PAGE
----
From the Hardcover edition.

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Becoming Canada

Our Story, Our Politics, Our Future
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“AMERICA”
 
 
Bookshelves are filled with advice on how to change ourselves—our looks, weight, clothes, spouses, kids, pets—and on how we live, how we think, and how to do life again.
 
How does a country change itself — How does a world? If some big realities about a country or about the world change and if old, ineffective ways don’t work any longer, what do we do then? To find an answer, for Canadians, it is instructive to look at the United States and Obama, and to the climate-change debate.
 
We live in a world where destruction is easy. Not just wholesale destruction by nuclear bombs, for example, but the killing of hundreds, if not thousands, by simple but deadly materials that cost almost nothing and can be put together in a basement or a shed. Where once this capacity for destruction had taken a country to afford its cost, to do its science, to deliver its blow, where once it had taken an army to unleash its devastating power, it now takes only one person who believes in something just as strongly as does a nation of a few hundred million and who feels his or her belief is no less worthy because he or she is only one person. This person may also believe that killing the right people in this life will lead to a better life for all eternity, while many of those he or she is fighting don’t believe in a life after this life and need to squeeze every possible second out of this one. One person has everything to gain; another has everything to lose.
 
We live in a world where we can no longer get away from one another. There is no mountain or desert or ocean that can’t be crossed; no wall built high enough, no fortress so fully defended, no political or economic boundary that can protect us. Information and viruses travel freely, as does envy and resentment. We can no longer isolate ourselves within our own language, culture, or religion. It is not possible to imagine transforming everyone else to make them just like us. No one is going to conquer the world. The only way is to listen, discuss, learn, respect, negotiate, compromise, work together. There is no way out but to get along.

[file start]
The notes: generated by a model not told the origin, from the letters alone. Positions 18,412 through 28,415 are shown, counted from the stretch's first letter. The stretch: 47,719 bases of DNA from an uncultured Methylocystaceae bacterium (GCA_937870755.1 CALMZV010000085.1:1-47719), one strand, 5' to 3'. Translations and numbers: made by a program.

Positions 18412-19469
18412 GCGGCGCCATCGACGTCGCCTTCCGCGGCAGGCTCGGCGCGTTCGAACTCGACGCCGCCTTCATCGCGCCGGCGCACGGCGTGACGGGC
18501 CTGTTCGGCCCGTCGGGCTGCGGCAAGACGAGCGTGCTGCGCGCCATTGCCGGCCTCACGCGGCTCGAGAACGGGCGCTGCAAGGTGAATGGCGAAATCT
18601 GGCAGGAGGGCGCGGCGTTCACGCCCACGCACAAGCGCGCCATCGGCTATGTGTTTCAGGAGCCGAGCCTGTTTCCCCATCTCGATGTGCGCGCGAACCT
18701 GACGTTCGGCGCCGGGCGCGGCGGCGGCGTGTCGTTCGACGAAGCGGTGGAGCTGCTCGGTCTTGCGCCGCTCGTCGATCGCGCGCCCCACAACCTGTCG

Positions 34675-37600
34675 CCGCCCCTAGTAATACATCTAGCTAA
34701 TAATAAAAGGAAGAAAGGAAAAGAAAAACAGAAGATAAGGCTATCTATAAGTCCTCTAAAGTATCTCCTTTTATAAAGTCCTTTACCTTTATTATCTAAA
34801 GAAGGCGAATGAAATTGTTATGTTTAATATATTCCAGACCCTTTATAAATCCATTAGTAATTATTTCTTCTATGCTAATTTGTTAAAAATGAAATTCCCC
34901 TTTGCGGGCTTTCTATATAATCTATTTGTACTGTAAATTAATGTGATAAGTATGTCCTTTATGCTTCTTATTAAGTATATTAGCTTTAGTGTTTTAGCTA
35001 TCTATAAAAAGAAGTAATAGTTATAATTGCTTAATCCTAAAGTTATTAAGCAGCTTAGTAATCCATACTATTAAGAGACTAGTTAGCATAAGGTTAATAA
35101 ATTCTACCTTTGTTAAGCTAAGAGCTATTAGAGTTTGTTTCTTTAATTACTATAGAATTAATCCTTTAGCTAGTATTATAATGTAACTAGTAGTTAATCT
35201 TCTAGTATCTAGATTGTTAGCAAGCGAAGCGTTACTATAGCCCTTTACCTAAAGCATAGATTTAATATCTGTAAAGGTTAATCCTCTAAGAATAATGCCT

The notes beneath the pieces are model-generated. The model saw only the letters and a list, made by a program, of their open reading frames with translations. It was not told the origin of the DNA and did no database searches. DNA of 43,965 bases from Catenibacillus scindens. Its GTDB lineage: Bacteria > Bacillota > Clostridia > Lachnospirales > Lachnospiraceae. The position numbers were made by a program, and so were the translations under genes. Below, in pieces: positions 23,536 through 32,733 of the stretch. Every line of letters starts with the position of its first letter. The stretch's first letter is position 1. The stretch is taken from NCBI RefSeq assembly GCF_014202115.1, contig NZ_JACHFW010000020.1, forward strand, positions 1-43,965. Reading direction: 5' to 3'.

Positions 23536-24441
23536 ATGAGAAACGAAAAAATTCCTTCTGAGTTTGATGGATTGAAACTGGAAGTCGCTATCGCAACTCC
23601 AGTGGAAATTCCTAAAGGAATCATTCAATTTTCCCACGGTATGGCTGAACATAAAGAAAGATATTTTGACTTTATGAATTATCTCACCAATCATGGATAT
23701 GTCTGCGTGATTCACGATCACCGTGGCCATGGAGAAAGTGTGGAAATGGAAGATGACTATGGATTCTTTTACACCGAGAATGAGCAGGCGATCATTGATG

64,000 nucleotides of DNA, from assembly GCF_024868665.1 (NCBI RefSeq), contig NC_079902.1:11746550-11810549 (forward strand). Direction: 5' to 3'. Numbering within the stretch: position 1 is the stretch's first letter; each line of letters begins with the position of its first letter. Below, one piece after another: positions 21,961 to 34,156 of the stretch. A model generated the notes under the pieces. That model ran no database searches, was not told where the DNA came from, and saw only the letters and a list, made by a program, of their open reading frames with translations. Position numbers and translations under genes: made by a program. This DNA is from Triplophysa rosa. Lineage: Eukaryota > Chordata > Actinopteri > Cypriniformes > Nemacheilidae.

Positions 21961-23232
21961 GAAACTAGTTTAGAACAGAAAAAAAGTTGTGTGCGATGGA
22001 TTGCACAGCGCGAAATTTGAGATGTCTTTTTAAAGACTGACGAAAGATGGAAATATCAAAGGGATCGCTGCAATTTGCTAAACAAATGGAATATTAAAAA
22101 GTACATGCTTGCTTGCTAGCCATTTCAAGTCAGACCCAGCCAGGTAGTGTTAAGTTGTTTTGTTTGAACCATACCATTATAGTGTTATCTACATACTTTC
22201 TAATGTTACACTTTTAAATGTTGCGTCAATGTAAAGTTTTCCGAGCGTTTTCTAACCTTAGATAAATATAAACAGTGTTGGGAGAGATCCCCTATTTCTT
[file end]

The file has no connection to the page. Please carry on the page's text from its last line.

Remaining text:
We live in a world of nearly 7 billion people, a population that can sustain itself only as long as many millions die each year of malnutrition and many millions more of preventable diseases, as long as hundreds of millions have a life expectancy of less than fifty years, and as long as several billion don’t insist on living, or don’t have the capacity to live, a Western middle-class life.
 
What if the 2.5 billion people of China and India, twice the population of Europe and North America combined, were to have this capacity and insisted on living a Western lifestyle? Environmentally, we could not sustain the possibility—the planetary math doesn’t work. Yet year after year, we see both China’s and India’s capacity grow, we see that insistence increase—there are now 10 million cars in China, up from fewer than 1 million just eight years ago—and we see that destruction escalate too.
 
We live on a planet that was not made for—or even made especially for—human beings. A mere shift of three degrees in the world’s temperature—from 14°C to 17°C or -24°C to -21°C—a change not great enough to make us take off or put on a sweater—could melt glacier ice; alter evaporation and precipitation patterns; change ocean currents and atmospheric air flows; reduce available water for human consumption, agriculture, and energy use; generate more violent hurricanes and other extremes of weather and, in fact, more extremes of all kinds—floods, droughts, fires, diseases; and create deserts, destroy rain forests, and raise water levels. In short, this temperature shift would cause disruption, increase stress on people and structures, and generate more and more unknowns—turning a life we know how to live, even if it wasn’t always desirable, into a life we don’t know how to live. Only three degrees.